BOOK & BLOG
August 12, 2008
Books of the Week: Star of the Morning by Lynn Kurland and Dead and Loving It by Mary Janice Davidson
This was a week of discarded books. I was cleaning out my shelves for my BFF Paula, who passes the books along to the library when she’s done. Well, most of them. In the process of combing, I went through my huge TBR pile and divided them into mysteries and paranormals, and left the mysteries in one bookcase and the paranormals in another. Since I was in a “no prisoners” mood, I partially read and then discarded three books rather quickly. With such bounty waiting to be read, I wasn’t about to spend time reading a book whose ending I could predict from page forty.
To make myself happy, I re-read MJD’s DEAD AND LOVING IT. This is one of my favorites, and I enjoyed it almost as much the second time around. There are four wonderful stories in this collection, and I love all of them. “Santa Claws” is especially engaging, because the heroine thinks herself plain and plump, and the hero is a very powerful Scottish werewolf who thinks she is delightful. He scorns model-beautiful women to win her attention. What a great fantasy!
Kurland’s book is completely different. Lynn Kurland is billed as a romance writer, but if she is, she’s much more restrained in her content than most other romance writers. In fact, I’d consider her a fantasy writer whose books contain a love element . . . but that’s just me. My point is, if you require explicit sex in your favorite reads, STAR OF THE MORNING isn’t your book. But I’m really having a good time reading it. It’s the story of a kingdom whose magic is eroding, and the warrior woman Morgan, who’s on a quest (unwillingly) to deliver a sword to the king. In the meanwhile, the king is on a quest to find someone to rekindle the magic in his own sword.
Though the king is incredibly handsome, he’s also a jerk, and Morgan’s love interest is not Adhemar, but his brother, whose name I can’t even begin to pronounce. Morgan is a great character, and I’m enjoying the quest more than Kurland’s group is. I don’t have to sleep on the lumpy ground or get shot with arrows, after all, which is the beauty of a quest book.
I finished DEAD AND GONE for the second time this week. The first ending simply sucked, and a late addition to the characters had to be inserted throughout the book, and another character had to be shored up and given more page time . . . oh, decisions, decisions. Maybe the reason I hate to make decisions in everyday life is because I have to make so many professionally. When my dear first readers (Toni Kelner and Dana Cameron) give me the green light, off DEAD AND GONE will go to my editor at Ace, Ginjer Buchanan, and then the book will begin wending its way through the production process. In the meantime, the first version of the book (hopefully) has given the cover artist, Lisa Desimini, enough material to start her magic.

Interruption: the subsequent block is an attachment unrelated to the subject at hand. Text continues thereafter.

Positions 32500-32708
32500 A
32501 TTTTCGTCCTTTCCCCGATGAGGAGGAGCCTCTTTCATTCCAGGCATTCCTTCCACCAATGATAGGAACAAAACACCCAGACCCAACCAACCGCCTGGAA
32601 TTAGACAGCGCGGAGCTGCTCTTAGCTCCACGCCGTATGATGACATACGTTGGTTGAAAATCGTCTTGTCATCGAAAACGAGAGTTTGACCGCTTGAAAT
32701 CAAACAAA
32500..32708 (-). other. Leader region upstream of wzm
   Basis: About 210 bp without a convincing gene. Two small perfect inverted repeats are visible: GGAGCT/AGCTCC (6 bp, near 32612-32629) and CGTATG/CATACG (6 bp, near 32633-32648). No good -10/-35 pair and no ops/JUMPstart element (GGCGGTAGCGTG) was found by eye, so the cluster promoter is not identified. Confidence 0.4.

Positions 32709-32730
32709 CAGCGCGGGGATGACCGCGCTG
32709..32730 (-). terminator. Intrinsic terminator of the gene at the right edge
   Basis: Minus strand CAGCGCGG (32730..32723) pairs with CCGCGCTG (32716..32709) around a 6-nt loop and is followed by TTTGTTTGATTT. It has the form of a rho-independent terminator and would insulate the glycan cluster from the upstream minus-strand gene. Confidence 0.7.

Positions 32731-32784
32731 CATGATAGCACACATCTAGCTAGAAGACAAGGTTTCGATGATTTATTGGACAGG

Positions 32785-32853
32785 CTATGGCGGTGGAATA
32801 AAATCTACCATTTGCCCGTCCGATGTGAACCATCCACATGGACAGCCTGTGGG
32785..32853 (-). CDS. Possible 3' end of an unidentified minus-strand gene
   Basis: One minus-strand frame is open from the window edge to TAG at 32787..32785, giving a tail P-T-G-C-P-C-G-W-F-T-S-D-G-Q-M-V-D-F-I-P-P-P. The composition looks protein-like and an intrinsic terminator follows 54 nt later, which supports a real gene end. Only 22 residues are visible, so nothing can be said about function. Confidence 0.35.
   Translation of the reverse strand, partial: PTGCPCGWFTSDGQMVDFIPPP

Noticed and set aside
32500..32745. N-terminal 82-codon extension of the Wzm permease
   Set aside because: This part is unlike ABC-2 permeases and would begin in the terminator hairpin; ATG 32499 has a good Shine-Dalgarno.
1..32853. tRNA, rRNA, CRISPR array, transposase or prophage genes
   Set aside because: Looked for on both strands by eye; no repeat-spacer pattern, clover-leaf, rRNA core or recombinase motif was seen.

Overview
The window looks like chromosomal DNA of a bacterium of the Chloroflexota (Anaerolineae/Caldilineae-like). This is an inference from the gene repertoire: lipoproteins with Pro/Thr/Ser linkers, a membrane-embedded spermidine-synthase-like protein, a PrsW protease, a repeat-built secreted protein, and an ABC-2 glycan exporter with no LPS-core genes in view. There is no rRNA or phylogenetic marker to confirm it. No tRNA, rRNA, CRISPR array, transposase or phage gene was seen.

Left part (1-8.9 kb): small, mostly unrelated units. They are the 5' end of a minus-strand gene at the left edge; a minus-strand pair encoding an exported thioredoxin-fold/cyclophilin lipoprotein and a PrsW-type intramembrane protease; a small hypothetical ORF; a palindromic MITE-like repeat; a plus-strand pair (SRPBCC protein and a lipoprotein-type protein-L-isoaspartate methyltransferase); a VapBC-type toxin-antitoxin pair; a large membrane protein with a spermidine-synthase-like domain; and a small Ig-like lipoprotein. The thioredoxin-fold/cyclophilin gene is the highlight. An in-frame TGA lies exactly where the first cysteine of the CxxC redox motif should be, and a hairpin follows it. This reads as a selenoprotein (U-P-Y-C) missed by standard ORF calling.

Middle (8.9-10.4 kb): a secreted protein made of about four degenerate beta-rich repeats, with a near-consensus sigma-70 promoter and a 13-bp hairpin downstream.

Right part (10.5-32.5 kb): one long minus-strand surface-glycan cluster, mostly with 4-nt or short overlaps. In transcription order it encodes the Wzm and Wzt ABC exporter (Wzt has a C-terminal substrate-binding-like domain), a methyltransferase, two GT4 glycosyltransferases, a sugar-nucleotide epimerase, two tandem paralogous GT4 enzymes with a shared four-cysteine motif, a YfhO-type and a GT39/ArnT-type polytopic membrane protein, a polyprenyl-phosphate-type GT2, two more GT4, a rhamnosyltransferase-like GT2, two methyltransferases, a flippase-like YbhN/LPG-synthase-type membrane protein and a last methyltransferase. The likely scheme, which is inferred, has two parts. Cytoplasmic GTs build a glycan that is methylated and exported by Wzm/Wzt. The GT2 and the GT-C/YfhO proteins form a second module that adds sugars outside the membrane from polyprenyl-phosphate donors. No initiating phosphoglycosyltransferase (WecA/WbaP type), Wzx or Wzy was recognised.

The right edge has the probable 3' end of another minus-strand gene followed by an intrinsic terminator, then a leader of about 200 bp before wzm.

Everywhere I go, I hear comments on the covers. Every now and then, I find a protester who says that the covers look like children’s book cover art and are therefore deceptive, considering the contents of the books. And every now and then, I hear from a reader who says a bookstore put them in the children’s section because of the naïve cover art. But on the whole readers seem to be enthusiastic about the style and quality of Lisa’s work, and I must say that I’m delighted with the covers, myself. The consistent elements do a lot to make the books stand out as a series. I always have a cover framed, and they look very attractive grouped together in my hall. (I’m running out of hall, though.)
This is my shout-out to Lisa, to let her know publicly that I think her covers have done a lot to sell my books.
This coming weekend will be a shopping weekend, which makes it a black mark on my calendar. I love getting new things, but I don’t enjoy the trying-on process. Even now that I’ve lost a lot of weight, I’m still not what I want to see in the mirrors, and it takes a lot of self-bolstering mantra chanting to get me through it. Plus, we have to shop for the Daughter, who holds the title of World’s Worst Shopper. Only Daughter has a small window of shopping tolerance, and you just have to hold your breath and dive in to get the necessary garments purchased before that window closes. I hear other mothers talk about daughters who love to go to the mall, daughters who could try on clothes ALL DAY, daughters who can barely wait to go school shopping or prom shopping. As far as I’m concerned, those are fairy tales. My friend Paula and her daughter will come to act as referees and first aid administrators.
If we come home with no lumps and bruises, all four of us, and we’re all still speaking to each other, that will be a triumph. If the trunk is full, that’s even better.
© 2009 Charlaine Harris